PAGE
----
Tips to Manage Seasonal Allergy Symptoms
With allergy season arriving early in parts of the country, an allergy specialist shares what to know about seasonal allergies and how to treat them.
Seasonal allergies — also known as hay fever — are allergies that occur during a specific time of the year. For many parts of the country coming off a warm winter, allergy season is already here.
“Some trees started blooming in the last week of February,” says Dr. Mervat Nassef, an allergy and immunology specialist at NewYork-Presbyterian Morgan Stanley Children’s Hospital. “That means the allergy season may start up to two weeks early. Plus, if we have a warm, wet spring, we can expect high levels of pollen leading to a bad allergy season.”
Like other types of allergies, seasonal allergies develop when the body’s immune system overreacts to something in the environment. Most seasonal allergies are caused by pollinating plants, typically grass, trees, and weeds.
“From spring through fall, I see everything from red, swollen eyes to difficulty breathing. Seasonal allergies can disrupt sleep and the ability to focus,” says Dr. Nassef. “You do not have to suffer, but you do have to find the treatment that’s right for you and your symptoms. Getting the right treatment means you can enjoy the blossoming trees, not hide from them.”
Dr. Nassef, who is also a professor of pediatrics at Columbia University Vagelos College of Physicians and Surgeons, says controlling allergies is especially important in school-age children. “Allergy seasons coincide with the beginning and end of the school year, when kids are adjusting to new classes and taking important exams. Controlling their allergies allows them to function at their best during these critical times.”
Here, Dr. Nassef shares more about seasonal allergies and how to treat the symptoms.
Why do seasonal allergies happen?
Dr. Nassef: Seasonal allergies, like other types of allergies, develop when the body’s immune system overreacts to something in the environment, usually during spring, summer, or fall when certain plants pollinate.
It is an exaggerated response to an allergen that triggers an inflammatory reaction, leading to symptoms of itchy eyes, sneezing, runny nose, and congestion.
When is allergy season?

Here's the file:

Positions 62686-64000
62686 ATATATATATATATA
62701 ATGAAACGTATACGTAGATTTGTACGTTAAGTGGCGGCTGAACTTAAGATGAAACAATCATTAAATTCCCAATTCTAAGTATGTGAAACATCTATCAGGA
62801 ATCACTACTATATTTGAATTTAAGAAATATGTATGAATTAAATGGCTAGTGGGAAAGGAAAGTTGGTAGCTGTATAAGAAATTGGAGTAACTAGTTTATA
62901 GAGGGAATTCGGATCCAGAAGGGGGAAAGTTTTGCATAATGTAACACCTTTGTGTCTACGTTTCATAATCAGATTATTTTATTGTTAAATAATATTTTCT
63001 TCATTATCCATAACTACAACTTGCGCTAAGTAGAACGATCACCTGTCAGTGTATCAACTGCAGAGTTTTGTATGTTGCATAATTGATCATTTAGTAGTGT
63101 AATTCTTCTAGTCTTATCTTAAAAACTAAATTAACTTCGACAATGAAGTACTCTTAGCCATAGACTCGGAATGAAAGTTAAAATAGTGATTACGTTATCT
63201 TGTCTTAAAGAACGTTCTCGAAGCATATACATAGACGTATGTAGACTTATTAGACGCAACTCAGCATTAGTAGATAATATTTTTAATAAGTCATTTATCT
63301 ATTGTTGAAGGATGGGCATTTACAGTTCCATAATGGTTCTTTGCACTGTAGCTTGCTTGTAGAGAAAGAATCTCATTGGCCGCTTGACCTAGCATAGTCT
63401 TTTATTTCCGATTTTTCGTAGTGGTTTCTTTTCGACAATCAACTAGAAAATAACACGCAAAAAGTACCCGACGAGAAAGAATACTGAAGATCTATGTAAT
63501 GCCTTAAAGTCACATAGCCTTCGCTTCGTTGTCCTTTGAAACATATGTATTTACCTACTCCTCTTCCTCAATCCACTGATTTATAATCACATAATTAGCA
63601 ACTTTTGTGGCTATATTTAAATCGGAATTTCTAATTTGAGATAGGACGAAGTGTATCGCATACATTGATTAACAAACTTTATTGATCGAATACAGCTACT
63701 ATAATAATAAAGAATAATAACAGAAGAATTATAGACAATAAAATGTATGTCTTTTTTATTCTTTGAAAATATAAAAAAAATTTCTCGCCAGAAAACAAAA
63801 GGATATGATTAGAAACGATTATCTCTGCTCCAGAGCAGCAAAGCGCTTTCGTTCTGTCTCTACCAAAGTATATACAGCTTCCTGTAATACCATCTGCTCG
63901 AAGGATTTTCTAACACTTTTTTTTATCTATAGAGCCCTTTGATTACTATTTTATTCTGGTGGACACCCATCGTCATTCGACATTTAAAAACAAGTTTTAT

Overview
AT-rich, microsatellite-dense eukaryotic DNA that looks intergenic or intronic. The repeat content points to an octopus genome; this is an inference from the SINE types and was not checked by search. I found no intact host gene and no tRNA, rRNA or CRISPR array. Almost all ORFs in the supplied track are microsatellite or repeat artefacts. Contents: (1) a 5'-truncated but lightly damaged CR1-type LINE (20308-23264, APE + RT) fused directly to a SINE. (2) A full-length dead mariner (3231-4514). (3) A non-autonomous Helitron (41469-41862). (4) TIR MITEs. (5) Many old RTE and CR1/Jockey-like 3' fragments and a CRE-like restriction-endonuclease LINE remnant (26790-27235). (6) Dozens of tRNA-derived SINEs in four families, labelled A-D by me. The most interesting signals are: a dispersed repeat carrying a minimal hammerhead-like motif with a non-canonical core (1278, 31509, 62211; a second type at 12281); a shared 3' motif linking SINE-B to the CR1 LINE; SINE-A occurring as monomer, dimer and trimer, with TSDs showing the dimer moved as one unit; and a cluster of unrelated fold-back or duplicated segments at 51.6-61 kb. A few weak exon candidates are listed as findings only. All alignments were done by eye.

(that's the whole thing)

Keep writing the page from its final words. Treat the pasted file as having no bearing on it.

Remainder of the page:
In many areas of the U.S., tree pollination begins early in the year, followed by grass pollination in the summer and weeds in the fall. Allergies vary by geography. In tropical climates, for example, grass may pollinate throughout a good portion of the year and create an extended allergy season.
Common Symptoms for Seasonal Allergies
• Itchy nose
• Runny nose
• Watery eyes
• Red, itchy eyes
• Swollen eyelids
• Itchy throat
• Sleep disturbance
Why do some people suffer from allergies more than others?
Seasonal allergies can develop at any age, from children to adults. There’s no way to know in advance if you’ll get them, but seasonal allergies often run in families and are common in patients with asthma or eczema.
What treatments are available for seasonal allergies?
Fortunately for allergy sufferers, there are many safe and effective treatments. Some medications are used to relieve symptoms, while others are used to prevent them. It is important to tailor the treatment to the symptoms, as different medications work better for some symptoms than others.
Talk to your doctor. Allergy treatment is specific to each patient and what causes the allergy — seek allergy testing if you do not already know.
Some people may be candidates for allergy shots or immunotherapy tablets. Immunotherapy is the only treatment that can take away the allergy by changing the immune response to the allergens. Injection immunotherapy (allergy shots) has been around for a hundred years. A newer form of immunotherapy uses tablets containing the allergen; the tablets are placed under the tongue and lead to decreased reactivity over time. This type of sublingual immunotherapy is available for dust mites, grass, and ragweed allergies.
What about over-the-counter medications?
Try over-the-counter allergy medication if you notice symptoms. For itching and sneezing, the second-generation non-sedating antihistamines are the best. For nasal congestion and postnasal drip, nasal steroids are most effective.
It’s best to avoid the older antihistamines, because they can cause sleepiness. And while side effects are usually minor for over-the-counter allergy medications, some oral decongestants can cause heart palpitations. If you’re not sure of which medication to buy, talk to the pharmacist or your doctor.
When should you see a doctor?
If you are not sure whether your symptoms are due to allergies, see an allergist or immunologist for evaluation and testing, especially if symptoms affect your sleep, work, or schoolwork.
If over-the-counter medications do not control your symptoms well, or if you develop side effects, see an allergist or immunologist to discuss other therapeutic options.
This story first appeared in the Columbia University Irving Medical Center Newsroom.